The CrUX report cannot be run for historical data. We recommend configuring a report even if you are not currently utilizing it. This can be useful for performing retrospective and competitive analysis on peak periods such as Black Friday, Christmas, or Back-to-school, if that’s where your niche’s peak is. Having a CrUX report configured provides a timeline as to the experience that real users are receiving on your site.
What Does It Mean?
We don’t just want another set of numbers to take apart and digest, so how do we go about making sense of this data?
Unless I’m investigating something specific, I start off looking at the high levels. For example, as a non technical Product Owner focusing on the delivery of home decor, I’ve decided to look at homepages, category pages, and a product page for some of our top competitors.
Here, we can see that Amazon and its competitors generally have responsive sites according to their FID scores, but where there’s more variability is the content loading speeds, and the visual stability of the page as it does load. We can see Amazon is also delivering the most important content to its users in a timely manner via the LCP metric. If I was performing a competitive analysis through the lens of Amazon, I’d be interested in why my CLS product page score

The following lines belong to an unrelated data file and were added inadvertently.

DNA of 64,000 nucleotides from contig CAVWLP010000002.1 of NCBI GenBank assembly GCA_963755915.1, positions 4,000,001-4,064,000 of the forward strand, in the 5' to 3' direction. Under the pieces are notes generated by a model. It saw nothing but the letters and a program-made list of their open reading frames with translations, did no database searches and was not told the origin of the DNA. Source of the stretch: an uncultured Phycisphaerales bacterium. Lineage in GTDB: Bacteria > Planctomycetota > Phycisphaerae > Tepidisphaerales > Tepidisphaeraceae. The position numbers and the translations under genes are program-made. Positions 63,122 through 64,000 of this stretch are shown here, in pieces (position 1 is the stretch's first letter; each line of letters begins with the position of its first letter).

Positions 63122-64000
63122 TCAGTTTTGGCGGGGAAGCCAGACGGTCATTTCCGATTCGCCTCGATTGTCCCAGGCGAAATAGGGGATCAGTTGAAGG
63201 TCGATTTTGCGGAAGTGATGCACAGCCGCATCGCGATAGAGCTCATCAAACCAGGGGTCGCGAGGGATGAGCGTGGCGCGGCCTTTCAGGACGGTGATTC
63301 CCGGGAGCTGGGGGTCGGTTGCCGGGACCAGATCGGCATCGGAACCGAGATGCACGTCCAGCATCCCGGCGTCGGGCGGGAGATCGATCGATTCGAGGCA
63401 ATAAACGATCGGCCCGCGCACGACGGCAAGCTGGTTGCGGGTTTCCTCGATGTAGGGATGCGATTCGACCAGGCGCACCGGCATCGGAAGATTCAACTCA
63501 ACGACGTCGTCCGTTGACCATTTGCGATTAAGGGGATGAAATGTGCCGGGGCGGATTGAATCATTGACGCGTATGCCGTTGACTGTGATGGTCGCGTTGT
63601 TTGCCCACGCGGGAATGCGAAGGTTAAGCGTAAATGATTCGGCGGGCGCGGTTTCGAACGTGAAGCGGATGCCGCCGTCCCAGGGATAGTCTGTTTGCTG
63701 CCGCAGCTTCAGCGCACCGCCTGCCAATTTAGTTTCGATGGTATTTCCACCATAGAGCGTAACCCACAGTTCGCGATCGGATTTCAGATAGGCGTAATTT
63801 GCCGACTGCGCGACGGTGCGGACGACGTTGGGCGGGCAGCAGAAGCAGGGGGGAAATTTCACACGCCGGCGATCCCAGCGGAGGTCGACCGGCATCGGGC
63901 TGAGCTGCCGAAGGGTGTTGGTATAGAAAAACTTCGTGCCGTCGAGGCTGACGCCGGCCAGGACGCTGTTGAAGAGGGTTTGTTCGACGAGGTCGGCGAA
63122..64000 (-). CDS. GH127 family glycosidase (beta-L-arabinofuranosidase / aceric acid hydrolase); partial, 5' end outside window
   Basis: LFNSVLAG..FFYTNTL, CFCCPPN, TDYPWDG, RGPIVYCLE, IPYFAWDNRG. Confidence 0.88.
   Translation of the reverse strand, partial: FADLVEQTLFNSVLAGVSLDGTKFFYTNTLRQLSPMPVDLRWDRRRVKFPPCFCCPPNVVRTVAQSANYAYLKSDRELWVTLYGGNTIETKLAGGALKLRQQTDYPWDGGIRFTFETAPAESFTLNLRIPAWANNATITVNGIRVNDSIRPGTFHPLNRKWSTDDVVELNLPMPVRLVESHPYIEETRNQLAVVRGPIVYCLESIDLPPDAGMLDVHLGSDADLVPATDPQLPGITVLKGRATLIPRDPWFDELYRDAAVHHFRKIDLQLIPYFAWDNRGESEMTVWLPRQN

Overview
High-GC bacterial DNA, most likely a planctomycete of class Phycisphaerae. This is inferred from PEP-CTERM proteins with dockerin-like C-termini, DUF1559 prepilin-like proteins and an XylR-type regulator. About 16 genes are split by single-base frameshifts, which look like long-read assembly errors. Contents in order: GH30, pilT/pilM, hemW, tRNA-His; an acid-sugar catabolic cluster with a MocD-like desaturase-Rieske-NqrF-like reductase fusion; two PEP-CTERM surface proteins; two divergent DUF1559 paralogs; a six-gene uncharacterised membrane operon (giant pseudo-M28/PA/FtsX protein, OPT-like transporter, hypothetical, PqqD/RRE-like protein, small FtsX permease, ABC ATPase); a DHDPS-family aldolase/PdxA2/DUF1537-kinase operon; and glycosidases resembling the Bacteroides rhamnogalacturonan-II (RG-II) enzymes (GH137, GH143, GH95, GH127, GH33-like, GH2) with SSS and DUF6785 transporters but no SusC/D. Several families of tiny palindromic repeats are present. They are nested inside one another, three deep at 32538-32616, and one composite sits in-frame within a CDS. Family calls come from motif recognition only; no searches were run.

- wasn’t in line with my other pages' performance
- is significantly behind Walmart
Leveraging Blue Triangle
Blue Triangle enables you to surface and dig into why the Core Web Vital scores are what they are.
Largest Contentful Paint & Cumulative Layout Shift
Let’s have a look at our loading metrics for Amazon and Walmart’s home page. I’ve taken images from our filmstrips feature within the synthetic monitors and placed 4 frames of Amazon and Walmart loading in side by side. We can see exactly how visually stable the page is, as well as visually where the largest piece of content is loading in for your users. There’s also technical data we can then dig into that provide the breakdowns of what is driving the Core Web Vital scores using Google’s recommended methods and code.
First Input Delay
Once we’ve identified areas of potential performance improvement, we can implement these changes within our website and come back into the Blue Triangle portal to verify with real user data and synthetics the impact on our web page load.
Core Web Vitals Report
For more information on how to configure a Core Web Vitals Report, check out this article.
Core Metrics by Site Report
For more information on how to configure a Core Metrics by Site Report, check out this article.
Customer Journey Analysis
Finally, let’s take a look at the Customer Journey Analysis page, which allows us to visualize our bottlenecks and target areas of specific improvement, and identify our top most converting paths. These paths could be e-commerce and transaction related or action-oriented if your niche is financial services or education (i.e college enrollments). At the start of the training session, we defined an ‘Amazonian’ expectation of digital experience. I wanted to highlight the goal of competitive analysis which that’s looking inward between departments or looking outward at our closest competitors is to remove friction from the user’s journey on your site. Our pain points on this chart are marked in red and orange, and we want to take them from pain points to areas of the site that present as little friction as possible.